A $40,000 grant for new home buyers is the centrepiece of a proposal to stave off a looming crisis in Canberra's construction sector.
The Master Builders Association has pitched the idea to the ACT government as part of a broader 16-point plan to spur construction activity and prevent thousands of job losses in the wake of the COVID-19 crisis.
The proposed stimulus package, which would cost ACT taxpayers an estimated $293 million, includes a fund for cladding rectification work, extra investment in public housing and temporary waivers of property taxes and charges.
It would create nearly 1900 jobs and pump $660 million into the territory economy, according to modelling commissioned by the building lobby.
Chief Minister Andrew Barr said the government was considering some of the ideas as part of its plan to support Canberra's economic recovery.
But Mr Barr has explicitly ruled out the $40,000 new home buyer grant scheme, saying it would worsen housing affordability.
While the construction sector hasn't been forced to shut down during the pandemic, the economic shock has sparked widespread concerns about the industry's short to medium-term prospects.
The Master Builders predicts that under the worst-case scenario almost a third of Canberra's 18,600 construction sector jobs could be lost in the aftermath of the pandemic. Some 1500 jobs have already been wiped out since mid-March, according to the latest Australian Bureau of Statistics data.
The Housing Industry Association last week published its own gloomy forecast for the local building industry, predicting a massive drop in the construction of new homes - in particular apartments and townhouses - in the next financial year.
In a submission to Chief Minister Andrew Barr outlining the proposed stimulus package, Master Builders Association chief executive Michael Hopkins commended the ACT government for its efforts to keep the sector ticking over through the worst of pandemic, including the fast-tracking of $25 million worth of small-scale infrastructure projects.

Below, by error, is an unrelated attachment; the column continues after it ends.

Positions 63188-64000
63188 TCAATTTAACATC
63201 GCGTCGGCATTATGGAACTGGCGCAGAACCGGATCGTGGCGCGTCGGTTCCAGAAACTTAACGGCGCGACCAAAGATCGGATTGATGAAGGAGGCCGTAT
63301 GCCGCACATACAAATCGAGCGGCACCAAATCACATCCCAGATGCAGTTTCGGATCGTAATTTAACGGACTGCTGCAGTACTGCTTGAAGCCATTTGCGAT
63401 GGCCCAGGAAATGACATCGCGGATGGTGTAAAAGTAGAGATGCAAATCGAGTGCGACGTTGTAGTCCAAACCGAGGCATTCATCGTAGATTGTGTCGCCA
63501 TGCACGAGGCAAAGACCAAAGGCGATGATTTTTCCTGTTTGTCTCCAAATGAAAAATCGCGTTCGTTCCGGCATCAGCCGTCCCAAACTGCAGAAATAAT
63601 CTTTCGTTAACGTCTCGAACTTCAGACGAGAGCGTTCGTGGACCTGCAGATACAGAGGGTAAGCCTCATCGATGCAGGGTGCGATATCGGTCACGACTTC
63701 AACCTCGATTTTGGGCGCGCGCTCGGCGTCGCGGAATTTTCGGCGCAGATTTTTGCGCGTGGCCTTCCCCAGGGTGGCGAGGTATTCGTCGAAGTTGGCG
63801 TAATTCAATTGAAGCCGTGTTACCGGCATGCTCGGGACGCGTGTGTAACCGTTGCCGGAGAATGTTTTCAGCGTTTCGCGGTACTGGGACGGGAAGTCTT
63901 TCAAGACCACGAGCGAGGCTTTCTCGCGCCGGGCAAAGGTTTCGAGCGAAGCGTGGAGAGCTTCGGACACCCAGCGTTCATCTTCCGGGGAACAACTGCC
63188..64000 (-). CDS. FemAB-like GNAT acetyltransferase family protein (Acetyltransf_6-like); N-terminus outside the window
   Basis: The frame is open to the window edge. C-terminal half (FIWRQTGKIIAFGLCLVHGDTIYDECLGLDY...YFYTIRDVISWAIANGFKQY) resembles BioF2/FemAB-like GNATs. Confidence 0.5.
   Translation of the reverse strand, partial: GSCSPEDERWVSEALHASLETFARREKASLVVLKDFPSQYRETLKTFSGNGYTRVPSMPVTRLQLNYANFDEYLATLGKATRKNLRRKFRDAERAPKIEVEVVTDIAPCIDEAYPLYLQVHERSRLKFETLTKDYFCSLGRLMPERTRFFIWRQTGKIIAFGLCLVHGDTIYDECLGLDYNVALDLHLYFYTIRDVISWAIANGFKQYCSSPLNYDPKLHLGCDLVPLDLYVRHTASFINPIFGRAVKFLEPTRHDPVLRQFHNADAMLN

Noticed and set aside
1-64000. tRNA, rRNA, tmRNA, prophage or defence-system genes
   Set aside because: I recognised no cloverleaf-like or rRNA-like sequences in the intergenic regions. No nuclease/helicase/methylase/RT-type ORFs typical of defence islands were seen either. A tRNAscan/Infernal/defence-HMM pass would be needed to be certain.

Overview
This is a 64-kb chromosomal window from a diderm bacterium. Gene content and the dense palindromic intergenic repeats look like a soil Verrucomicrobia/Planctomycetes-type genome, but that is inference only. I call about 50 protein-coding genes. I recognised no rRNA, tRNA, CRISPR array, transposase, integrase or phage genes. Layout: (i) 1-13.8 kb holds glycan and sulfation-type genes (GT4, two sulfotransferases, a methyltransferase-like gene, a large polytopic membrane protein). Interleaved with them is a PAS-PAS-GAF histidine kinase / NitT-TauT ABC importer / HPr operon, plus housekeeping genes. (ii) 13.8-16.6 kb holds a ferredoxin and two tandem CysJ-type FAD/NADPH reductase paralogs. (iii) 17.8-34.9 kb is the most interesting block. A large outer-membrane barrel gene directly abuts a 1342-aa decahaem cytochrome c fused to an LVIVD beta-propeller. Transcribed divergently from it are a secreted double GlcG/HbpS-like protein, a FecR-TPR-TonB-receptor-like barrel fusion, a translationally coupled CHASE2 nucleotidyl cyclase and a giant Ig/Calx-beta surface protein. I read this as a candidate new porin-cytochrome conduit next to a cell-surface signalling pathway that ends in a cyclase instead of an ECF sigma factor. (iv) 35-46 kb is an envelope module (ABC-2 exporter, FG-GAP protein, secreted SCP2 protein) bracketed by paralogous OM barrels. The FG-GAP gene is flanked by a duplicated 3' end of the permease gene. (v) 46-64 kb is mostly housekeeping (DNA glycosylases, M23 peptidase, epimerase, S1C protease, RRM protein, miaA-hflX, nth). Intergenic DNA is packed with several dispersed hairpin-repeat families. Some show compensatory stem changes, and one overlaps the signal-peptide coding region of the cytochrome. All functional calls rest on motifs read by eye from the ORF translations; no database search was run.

But Mr Hopkins said that "action is required now" to ensure that there was a pipeline of projects in the next six to 12 months.
The centerpiece of the proposed package was a $40,000 grant for people buying homes which are newly built, or purchased off the plan.
Modelling from consultancy firm EY estimated the scheme could lead to the construction of nearly 500 new homes and create more than 1000 jobs. It would cost taxpayers about $182 million, but generate more than $340 million worth of economic activity in the construction sector.
The submission said a similar incentive was "instrumental" in helping the housing sector bounce back after the global financial crisis a decade ago. It suggested the offer be available for a limited time, creating a "sense of urgency" among prospective buyers. Only owner-occupiers would be eligible for the grants.
The ACT government last year introduced a new first home concession scheme, waiving stamp duty for purchasers whose annual household income was below $160,000.
The industry's group proposal also called on the ACT government to implement a version of Victoria's cladding rectification fund, which it established last year. The scheme would cost about $40 million, but create some 260 jobs.
Mr Barr said some of the proposals were already being considered as part of the government's "multi-stage recovery program", which was due to be announced in the coming weeks.
But he made clear the $40,000 home buyer grant scheme was off the table.
He said a far better use of the territory's "scarce resources" would be to further cut stamp duty and invest more money in public housing. He hinted the two measures would be part of the government's rebuild plan.
"This would support the housing construction sector and provide a lasting community benefit," he said.